Act Sustainably & Ride Responsibly

A rider descends a stage during Day 2 of the 2018 Trans-Cascadia.

Our industry excels at making us want to buy ever more products. Whether it’s to have the most current bike, the trendiest accessories, or the latest gizmo to make our riding better, or something else. While this is the obvious course for any industry looking to stay alive and profitable, it doesn’t always align with the modern goal of protecting our resources, whether they are raw materials or the finished products themselves. In our little niche of bikes, there’s a depressingly large carbon footprint involved in the creation and delivery of the products we use. And it’s easier than ever to forget that each of us plays a role in how much is consumed or wasted along the way. If we each put some thought into a few small things, we can combat the increasing trend of our “throwaway” society.

Here are three areas to consider:

1. Make your gear last longer

This is a great goal if you love your bike and want to keep it for many years, but it still applies even if you buy and sell bikes frequently. Either way, there are ways to keep your bike running well and prevent unnecessary parts replacement while you own it.

-Don’t use too much chain lube. First of all, it wastes lubricant. But more significantly, the sticky coating of excess lube attracts dirt, which then wears out your drivetrain prematurely. Use a light application of the appropriate lube for your weather and conditions, and make sure to wipe away any excess that’s clinging onto the outside of the chain, where it’s not serving any lubricant purpose, anyway.

Replace your chain at the first measurable sign of wear. This may sound counterproductive but bear with me. Yes, you will consume a couple more chains in a year (depending on how much you ride), but the rest of your drivetrain — the expensive, materials-intensive parts — will last much longer. You can go quite some time on the same cassette and chainrings if you keep your chain fresh. So, how do you know when to replace it? Bike shops have tools that will measure the elongation (or “stretch”) of the chain and can establish when that base level of wear has occurred. In the case of newer 12-speed chains, which are more stretch-resistant, a more reliable technique is to pay attention to the side-to-side flexibility of the chain. A noticeable increase in flex can let you know it’s time to replace it, as is a degradation in shifting that has no other cause.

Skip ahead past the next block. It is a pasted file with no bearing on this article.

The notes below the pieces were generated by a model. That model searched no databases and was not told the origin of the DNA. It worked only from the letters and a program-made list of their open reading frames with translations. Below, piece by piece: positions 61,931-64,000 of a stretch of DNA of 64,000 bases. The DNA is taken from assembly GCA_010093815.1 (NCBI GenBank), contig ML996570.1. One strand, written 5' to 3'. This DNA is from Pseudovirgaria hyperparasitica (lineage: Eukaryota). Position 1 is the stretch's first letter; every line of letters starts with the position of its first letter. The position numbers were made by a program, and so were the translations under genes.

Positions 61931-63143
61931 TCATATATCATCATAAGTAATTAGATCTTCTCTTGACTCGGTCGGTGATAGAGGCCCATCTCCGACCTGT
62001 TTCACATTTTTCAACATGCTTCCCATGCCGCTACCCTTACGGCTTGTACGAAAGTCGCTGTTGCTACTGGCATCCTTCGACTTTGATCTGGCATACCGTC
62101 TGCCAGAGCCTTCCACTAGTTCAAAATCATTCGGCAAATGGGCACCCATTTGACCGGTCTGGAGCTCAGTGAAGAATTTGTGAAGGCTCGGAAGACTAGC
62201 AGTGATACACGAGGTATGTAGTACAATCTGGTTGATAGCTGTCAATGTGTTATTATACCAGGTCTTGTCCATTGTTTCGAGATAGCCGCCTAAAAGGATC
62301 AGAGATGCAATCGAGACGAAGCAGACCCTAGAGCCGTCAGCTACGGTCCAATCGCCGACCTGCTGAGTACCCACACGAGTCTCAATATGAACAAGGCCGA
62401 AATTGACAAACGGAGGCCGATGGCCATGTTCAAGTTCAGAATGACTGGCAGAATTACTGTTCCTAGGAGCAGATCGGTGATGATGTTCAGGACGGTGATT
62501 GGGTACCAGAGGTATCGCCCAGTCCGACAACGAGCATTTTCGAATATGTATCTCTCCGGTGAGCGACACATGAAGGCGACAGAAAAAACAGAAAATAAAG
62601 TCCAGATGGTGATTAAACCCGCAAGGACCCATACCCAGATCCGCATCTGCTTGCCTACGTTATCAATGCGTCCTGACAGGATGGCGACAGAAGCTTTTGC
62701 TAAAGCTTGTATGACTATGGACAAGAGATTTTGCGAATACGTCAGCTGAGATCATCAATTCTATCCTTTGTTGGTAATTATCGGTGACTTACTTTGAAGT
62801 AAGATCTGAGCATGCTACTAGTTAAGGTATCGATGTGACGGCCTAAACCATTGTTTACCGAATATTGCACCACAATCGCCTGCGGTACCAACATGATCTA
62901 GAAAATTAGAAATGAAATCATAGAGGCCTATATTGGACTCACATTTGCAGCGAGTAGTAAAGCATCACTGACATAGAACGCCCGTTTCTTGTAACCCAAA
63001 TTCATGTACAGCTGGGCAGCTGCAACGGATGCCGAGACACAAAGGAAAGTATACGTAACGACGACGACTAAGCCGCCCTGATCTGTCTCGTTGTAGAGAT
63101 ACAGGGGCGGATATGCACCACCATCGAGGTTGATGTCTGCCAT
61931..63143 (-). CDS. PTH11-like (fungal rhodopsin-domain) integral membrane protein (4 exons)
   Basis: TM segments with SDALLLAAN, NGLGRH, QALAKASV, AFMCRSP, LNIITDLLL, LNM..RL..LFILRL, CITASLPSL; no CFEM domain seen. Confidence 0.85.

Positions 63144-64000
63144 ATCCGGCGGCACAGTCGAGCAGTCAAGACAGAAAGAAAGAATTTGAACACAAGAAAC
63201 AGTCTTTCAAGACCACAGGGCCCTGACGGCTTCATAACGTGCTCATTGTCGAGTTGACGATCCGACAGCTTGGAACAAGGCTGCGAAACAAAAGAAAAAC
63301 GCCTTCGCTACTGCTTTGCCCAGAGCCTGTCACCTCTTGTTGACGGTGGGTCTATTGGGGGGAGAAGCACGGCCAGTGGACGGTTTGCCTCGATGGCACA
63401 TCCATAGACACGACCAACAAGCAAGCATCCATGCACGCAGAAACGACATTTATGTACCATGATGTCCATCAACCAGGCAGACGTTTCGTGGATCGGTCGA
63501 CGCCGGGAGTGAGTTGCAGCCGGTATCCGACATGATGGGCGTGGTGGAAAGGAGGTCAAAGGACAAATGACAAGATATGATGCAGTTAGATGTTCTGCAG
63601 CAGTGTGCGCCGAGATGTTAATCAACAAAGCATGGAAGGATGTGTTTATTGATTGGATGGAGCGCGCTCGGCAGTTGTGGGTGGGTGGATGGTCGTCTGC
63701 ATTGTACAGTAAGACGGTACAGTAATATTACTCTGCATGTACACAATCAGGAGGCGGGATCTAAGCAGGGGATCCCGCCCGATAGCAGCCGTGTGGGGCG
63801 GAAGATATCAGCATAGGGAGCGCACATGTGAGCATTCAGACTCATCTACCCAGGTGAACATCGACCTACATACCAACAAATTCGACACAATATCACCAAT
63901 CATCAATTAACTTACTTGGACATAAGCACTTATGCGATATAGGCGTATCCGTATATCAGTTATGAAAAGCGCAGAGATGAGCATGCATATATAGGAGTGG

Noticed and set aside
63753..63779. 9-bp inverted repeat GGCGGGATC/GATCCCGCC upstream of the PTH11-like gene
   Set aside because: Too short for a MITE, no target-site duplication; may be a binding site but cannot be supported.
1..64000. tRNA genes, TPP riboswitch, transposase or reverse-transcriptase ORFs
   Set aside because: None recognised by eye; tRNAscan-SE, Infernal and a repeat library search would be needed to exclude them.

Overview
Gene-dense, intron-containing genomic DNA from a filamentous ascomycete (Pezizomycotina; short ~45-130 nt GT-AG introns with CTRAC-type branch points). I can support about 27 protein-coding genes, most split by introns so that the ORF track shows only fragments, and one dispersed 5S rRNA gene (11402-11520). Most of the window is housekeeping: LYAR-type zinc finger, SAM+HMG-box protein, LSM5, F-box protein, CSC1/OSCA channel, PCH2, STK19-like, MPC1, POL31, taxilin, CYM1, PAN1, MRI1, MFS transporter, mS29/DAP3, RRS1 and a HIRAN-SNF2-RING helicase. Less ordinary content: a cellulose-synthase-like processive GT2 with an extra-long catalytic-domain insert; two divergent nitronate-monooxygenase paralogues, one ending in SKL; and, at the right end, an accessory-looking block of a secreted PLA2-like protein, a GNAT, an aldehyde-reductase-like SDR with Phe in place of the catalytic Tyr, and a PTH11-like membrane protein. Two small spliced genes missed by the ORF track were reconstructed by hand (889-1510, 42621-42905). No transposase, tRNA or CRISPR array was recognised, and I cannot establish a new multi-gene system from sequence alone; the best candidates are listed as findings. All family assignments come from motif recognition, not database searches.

-Keep tires in circulation longer. When your tires wear down, move the front tire to the rear and only replace the front. Then see if another bike can use the old tire — a townie bike, or another steed that has fewer traction demands.

-And finally, clothing-related: Don’t wash your jerseys, bibs, etc. in harsh or highly fragrant detergents. These will cause your expensive clothing to break down prematurely and require replacement. Or use a detergent for technical apparel. Plus, only some garments state low heat in the dryer on the care labels. Those are typically DWR treated fabrics, where the heat reactivates the coating. Let’s be honest, technical fabrics are designed to dry fast, let them hang dry while you save energy and your gear.

A mountain bike hanging in the garage that has gone unused in some time.
Got a lonely bike sitting in your basement that you don't ride anymore? Sell it to someone else to enjoy, or if it's lost most of its value, donate it to your local bicycle co-op.
Put one drop of lube on each roller, where it does the most good. Then wipe away all the excess. Your chain should look clean.